by Jennifer Sartell
Photos by author
Welcome to the final post in the sausage making series. This is where we turn those wonderful chicken sausage links into juicy, caramelized beauties. Smoking is an age-old tradition. It has been a practical and delicious technique to preserve and flavor food for centuries.
In my last post, DIY Chicken Sausage, Part 2: Making the Links, I discussed how to grind the chicken meat with spices, and how to fill the casings with the sausage mixture. Once you get to this point, you can cook the sausage in any manner you prefer. Grilled on the grill with sauerkraut topping, baked in the oven with home-style beans, sautéed with peppers and onions, browned and bubbled with marinara, or my favorite … smoked in the smoker.
If you don’t have a smoker, don’t despair. So much of this process can be altered to accommodate sausage newbies. I’ll start by showing what we do with our smoker, then give some alternative methods for those of you who want a smoky flavor, but aren’t ready to invest in a “smoke specific” piece of equipment.
Our smoker is an inexpensive model with an electric heating element. It has four basic parts: the bottom segment with the heating coil; the water pan; the middle drum, where the meat is hung or laid on the grill or jerky screen; and the lid.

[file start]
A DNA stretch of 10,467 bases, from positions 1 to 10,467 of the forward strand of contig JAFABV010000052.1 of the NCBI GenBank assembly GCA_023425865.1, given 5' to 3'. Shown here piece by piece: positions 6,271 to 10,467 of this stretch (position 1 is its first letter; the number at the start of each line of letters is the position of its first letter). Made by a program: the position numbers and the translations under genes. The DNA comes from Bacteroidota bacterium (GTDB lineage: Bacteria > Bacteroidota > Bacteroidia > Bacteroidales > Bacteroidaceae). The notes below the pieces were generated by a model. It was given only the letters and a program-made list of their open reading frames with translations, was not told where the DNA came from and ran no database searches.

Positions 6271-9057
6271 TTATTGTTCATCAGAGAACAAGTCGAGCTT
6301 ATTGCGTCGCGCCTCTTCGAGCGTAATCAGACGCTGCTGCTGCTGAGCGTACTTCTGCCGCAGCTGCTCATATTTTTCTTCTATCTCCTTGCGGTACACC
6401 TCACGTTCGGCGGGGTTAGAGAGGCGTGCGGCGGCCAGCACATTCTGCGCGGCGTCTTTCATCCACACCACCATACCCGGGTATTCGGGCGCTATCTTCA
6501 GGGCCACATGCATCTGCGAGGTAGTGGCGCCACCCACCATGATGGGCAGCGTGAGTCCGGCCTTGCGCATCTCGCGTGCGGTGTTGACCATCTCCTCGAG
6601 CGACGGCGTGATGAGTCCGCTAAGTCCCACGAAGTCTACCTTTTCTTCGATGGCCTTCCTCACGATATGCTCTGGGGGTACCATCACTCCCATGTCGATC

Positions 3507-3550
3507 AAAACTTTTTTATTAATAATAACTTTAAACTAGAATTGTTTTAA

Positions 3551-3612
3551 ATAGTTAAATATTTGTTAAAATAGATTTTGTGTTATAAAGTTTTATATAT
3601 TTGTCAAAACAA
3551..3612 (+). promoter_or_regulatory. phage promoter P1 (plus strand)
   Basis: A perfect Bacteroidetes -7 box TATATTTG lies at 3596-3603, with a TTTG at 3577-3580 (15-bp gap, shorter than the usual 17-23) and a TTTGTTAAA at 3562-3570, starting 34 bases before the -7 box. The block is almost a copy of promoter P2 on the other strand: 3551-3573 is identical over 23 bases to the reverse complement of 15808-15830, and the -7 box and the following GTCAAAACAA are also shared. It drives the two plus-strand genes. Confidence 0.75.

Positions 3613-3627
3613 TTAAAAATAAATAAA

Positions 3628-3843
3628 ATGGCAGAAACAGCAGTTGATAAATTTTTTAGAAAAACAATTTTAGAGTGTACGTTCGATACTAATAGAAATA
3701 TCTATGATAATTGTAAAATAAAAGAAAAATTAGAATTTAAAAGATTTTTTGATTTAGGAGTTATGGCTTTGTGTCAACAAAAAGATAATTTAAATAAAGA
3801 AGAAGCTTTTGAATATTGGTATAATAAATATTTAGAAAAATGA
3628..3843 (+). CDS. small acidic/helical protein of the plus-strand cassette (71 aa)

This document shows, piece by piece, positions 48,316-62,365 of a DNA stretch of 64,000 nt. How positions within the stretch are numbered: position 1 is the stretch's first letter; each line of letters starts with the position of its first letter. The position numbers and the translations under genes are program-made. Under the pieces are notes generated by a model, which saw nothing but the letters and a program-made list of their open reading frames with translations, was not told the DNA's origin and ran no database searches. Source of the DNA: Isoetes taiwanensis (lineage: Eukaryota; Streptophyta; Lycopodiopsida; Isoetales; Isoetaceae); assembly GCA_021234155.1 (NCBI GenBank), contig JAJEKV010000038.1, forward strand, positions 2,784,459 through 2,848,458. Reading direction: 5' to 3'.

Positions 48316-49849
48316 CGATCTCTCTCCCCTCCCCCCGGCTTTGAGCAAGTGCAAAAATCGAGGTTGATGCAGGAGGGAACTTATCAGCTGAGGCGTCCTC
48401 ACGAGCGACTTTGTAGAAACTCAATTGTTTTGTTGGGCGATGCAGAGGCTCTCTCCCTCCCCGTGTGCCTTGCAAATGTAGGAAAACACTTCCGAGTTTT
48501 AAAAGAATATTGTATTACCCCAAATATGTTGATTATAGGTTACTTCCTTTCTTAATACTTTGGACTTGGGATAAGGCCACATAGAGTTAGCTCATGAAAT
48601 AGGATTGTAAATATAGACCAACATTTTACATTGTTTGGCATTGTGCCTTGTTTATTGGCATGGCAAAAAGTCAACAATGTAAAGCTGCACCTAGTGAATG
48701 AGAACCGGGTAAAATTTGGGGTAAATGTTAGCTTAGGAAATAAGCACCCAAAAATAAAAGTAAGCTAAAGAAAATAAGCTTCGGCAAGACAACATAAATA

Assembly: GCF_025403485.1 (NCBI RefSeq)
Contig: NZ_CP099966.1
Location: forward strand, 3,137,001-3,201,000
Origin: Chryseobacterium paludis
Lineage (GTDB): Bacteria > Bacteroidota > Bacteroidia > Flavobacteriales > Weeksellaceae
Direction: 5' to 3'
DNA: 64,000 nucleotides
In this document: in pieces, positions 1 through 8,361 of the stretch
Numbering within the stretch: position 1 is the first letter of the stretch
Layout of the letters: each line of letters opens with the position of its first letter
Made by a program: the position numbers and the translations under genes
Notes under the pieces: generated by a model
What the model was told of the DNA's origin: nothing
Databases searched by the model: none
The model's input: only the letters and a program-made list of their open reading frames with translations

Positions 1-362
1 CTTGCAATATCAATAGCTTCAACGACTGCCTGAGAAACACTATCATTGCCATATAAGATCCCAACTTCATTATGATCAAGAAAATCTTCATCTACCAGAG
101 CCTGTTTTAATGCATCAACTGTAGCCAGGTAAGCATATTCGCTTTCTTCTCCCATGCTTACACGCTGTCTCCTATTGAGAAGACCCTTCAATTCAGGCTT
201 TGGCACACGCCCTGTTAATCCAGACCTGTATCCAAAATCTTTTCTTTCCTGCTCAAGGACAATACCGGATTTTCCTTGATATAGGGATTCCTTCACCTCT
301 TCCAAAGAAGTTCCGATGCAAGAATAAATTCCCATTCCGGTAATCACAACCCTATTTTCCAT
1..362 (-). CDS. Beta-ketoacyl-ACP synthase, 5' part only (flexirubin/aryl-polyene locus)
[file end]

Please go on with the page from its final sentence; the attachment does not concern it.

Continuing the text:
To prepare for smoking, we soak our wood chips in water for about an hour. This slows the chips from burning too quickly. We’re using a store-bought hickory chip here, but there are many different flavors of wood to choose from; each lends a different smoky note. There’s apple-wood, hickory, mesquite, cherry, maple and even chips that have been made from old whiskey barrels, with the aged alcohol adding its own depth.
Once the chips have soaked, we set our smoker outside on the driveway by my husband’s blacksmith shop and plug it in. It’s a good distance away from anything flammable.
In the bottom section of our smoker is the heating coil. We spread coals around the coil; these can be used over and over again. Then we spread the soaked wood chips on the coals. We try to avoid placing the chips directly on the coil, as they will burn too quickly. The coil will heat the coals, and the coals will heat the chips, eventually evaporating the water in the chips and turning to smoke.
Suspended over the top of the heating coil is the metal water pan. The liquid in this pan is heated by the coils and the rising smoke. The water turns to steam and helps keep the meat juicy during the smoking process. It also helps regulate the temperature. The water pan can also be used as an opportunity to give subtle flavors to the meat. We sometimes fill the pan with apple cider or earthy alcohols like whiskey or dark ale. The flavors of the liquid marinate the smoke and give the meat one more step of complexity.
On top of the heating coil goes the barrel where the meat is placed. Our smoker came with two grill racks and a jerky tray. We placed the sausage on the grill rack and topped with the lid.